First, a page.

Science Inventory

In Vitro Dosimetry of Silver Nanoparticles

Citation:

Ortenzio, J., L. Degn, J. Mcgee, R. Zucker, AND W. Boyes. In Vitro Dosimetry of Silver Nanoparticles. Society of Toxicology Meeting, New Orleans, LA, March 13 - 17, 2016.

Impact/Purpose:

This abstract will be presented at the Society of Toxicology Meeting, March 13-17, 2016, New Orleans, LA

Description:

An important issue for interpreting in vitro nanomaterial testing is quantifying the dose absorbed by target cells. Considerations include the concentration added to the culture and the proportion of the applied dose that is absorbed by the target cells. Rapid and efficient techniques are needed to model and measure delivered doses. Previously,we showed that silver nanoparticles (AgNP) are absorbed by cells in a dose dependent manner between ug/ml and 30ug/ml and can be detected by light scatter using a flow cytometer (1). Here, we compare AgNPs dose to cells measured by inductively-coupled plasma mass spectrometry (ICP-MS), flow cytometry side scatter and modeled with an In vitro sedimentation, diffusion and dosimetry model (ISDD) (2). A retinal pigment epithelial cell line {APRE-19) (25cm2 flasks, 37°C, DMEM/F12, 10% FBS, pen/strep, pH 7.4) was exposed to 20 nm or 75 nm citrate­ coated AgNP for 24 hr. The ISDD model predicted 26 and 34 % of the applied dose (10 µg/ml) would be delivered to the cells by 24 hr, compared with Ag measured in the cell pellet by ICP-MS of 12 and 30% for the 20 and 75 nm AgNP, respectively. Flow cytometry side scatter was linearly related to Ag mass measured by ICP-MS, and to calculations of internalized particle number and surface area. The relationships between particle sizes varied according to the dose metric, with a greater mass of silverincorporated into the cells after exposure to 75 nm than to 20 nm AgNP. However, the reverse was true, that more 20 nm AgNP than 75 nm AgNP,incorporated into the cells when expressed as the number or surface area of internalized particles. The results indicated that the ISDD model worked better for 75 nm AgNP than for 20 nm AgNP, perhaps reflecting silver dissolution which was not accounted for. In addition, the results suggest that flow cytometry side scatter could be used as a rapid and inexpensive measure of cellular dose if pre-calibrated for particle size and composition. This abstract does not reflect EPA policy.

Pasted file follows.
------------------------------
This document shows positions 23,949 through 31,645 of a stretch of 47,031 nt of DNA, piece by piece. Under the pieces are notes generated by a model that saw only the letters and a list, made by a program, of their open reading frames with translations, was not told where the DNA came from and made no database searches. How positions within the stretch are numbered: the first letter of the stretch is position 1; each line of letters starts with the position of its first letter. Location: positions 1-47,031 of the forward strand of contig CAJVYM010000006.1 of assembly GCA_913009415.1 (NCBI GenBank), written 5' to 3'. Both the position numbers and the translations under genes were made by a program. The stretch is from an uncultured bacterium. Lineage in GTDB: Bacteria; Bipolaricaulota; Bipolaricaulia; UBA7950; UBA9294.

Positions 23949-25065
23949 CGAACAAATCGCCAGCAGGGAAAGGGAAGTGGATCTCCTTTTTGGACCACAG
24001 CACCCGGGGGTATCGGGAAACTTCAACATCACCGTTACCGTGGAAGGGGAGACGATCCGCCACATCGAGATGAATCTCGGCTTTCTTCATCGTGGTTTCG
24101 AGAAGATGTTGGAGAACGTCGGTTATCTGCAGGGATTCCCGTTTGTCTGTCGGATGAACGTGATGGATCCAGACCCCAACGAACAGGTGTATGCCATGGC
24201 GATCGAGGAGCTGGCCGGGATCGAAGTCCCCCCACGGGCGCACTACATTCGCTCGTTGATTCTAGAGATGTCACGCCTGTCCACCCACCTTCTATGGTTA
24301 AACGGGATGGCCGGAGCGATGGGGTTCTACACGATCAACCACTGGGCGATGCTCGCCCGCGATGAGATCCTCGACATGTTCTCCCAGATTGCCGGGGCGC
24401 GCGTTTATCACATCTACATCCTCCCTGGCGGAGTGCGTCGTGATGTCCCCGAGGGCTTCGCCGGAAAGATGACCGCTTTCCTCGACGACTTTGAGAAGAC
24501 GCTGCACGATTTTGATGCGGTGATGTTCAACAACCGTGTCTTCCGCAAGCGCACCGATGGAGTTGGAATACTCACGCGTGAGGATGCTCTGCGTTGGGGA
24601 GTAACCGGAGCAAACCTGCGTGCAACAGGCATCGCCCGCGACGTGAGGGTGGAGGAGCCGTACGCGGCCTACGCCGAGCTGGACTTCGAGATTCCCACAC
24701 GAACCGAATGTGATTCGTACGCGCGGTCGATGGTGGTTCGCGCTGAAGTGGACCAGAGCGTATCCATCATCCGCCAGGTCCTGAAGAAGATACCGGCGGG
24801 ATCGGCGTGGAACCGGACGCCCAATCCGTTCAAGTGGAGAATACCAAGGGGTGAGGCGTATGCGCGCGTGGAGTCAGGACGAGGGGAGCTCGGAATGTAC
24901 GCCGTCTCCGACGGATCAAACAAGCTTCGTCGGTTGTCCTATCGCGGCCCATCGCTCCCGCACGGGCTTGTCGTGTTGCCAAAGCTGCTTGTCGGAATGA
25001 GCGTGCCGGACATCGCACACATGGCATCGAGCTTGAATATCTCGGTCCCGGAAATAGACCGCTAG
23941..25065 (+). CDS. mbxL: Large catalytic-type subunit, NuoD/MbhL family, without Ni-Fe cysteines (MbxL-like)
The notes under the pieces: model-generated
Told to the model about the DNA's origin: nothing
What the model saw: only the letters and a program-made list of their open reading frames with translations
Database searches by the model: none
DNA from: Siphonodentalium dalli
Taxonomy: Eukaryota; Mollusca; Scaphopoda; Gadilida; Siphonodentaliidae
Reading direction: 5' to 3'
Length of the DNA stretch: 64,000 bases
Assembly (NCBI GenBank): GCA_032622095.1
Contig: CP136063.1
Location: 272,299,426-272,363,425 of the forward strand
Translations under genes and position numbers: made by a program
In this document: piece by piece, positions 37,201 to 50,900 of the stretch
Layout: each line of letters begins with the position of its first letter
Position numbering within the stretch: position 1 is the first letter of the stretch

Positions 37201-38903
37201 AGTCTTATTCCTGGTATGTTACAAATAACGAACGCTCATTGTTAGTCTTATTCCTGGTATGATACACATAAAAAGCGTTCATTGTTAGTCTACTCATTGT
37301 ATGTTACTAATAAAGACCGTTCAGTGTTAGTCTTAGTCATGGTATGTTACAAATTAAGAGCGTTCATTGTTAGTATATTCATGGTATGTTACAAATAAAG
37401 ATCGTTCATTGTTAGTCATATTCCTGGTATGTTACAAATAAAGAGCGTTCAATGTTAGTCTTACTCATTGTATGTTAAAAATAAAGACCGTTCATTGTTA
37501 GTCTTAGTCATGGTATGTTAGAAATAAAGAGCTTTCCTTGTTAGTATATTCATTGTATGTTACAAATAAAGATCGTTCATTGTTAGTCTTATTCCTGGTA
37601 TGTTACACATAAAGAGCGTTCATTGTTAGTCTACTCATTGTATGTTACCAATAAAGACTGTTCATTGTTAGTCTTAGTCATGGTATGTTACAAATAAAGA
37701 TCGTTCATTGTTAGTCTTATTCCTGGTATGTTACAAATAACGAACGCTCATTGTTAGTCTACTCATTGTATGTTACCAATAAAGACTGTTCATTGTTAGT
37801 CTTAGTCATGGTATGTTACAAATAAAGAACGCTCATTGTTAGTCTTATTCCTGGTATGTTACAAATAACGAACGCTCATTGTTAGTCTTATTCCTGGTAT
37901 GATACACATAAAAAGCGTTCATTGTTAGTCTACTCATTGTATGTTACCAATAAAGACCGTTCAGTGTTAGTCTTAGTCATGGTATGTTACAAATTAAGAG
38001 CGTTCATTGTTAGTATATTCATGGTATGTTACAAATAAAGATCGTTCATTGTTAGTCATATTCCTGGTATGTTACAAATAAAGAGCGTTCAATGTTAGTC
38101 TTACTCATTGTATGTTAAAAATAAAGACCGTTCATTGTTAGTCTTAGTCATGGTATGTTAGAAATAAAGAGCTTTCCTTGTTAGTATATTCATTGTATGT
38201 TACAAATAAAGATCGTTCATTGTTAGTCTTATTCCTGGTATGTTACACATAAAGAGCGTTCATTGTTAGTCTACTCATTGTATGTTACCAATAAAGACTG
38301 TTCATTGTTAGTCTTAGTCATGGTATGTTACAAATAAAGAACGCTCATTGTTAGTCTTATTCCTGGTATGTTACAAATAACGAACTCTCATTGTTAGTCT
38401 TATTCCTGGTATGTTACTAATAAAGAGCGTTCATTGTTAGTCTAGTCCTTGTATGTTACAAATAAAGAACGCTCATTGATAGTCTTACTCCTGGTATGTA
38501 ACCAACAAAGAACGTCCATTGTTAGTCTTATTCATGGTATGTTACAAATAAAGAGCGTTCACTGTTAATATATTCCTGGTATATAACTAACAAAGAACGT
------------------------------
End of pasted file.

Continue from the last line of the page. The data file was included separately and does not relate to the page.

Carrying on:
URLs/Downloads:

ORD-014265-ABSTRACT.PDF   (PDF,NA pp, 214.362 KB,  about PDF)

Record Details:

Record Type: DOCUMENT (PRESENTATION/POSTER)
Product Published Date: 03/17/2016
Record Last Revised: 11/04/2016
OMB Category: Other
Record ID: 330941

Organization:

U.S. ENVIRONMENTAL PROTECTION AGENCY

OFFICE OF RESEARCH AND DEVELOPMENT

NATIONAL HEALTH AND ENVIRONMENTAL EFFECTS RESEARCH LABORATORY

TOXICOLOGY ASSESSMENT DIVISION

NEUROTOXICOLOGY BRANCH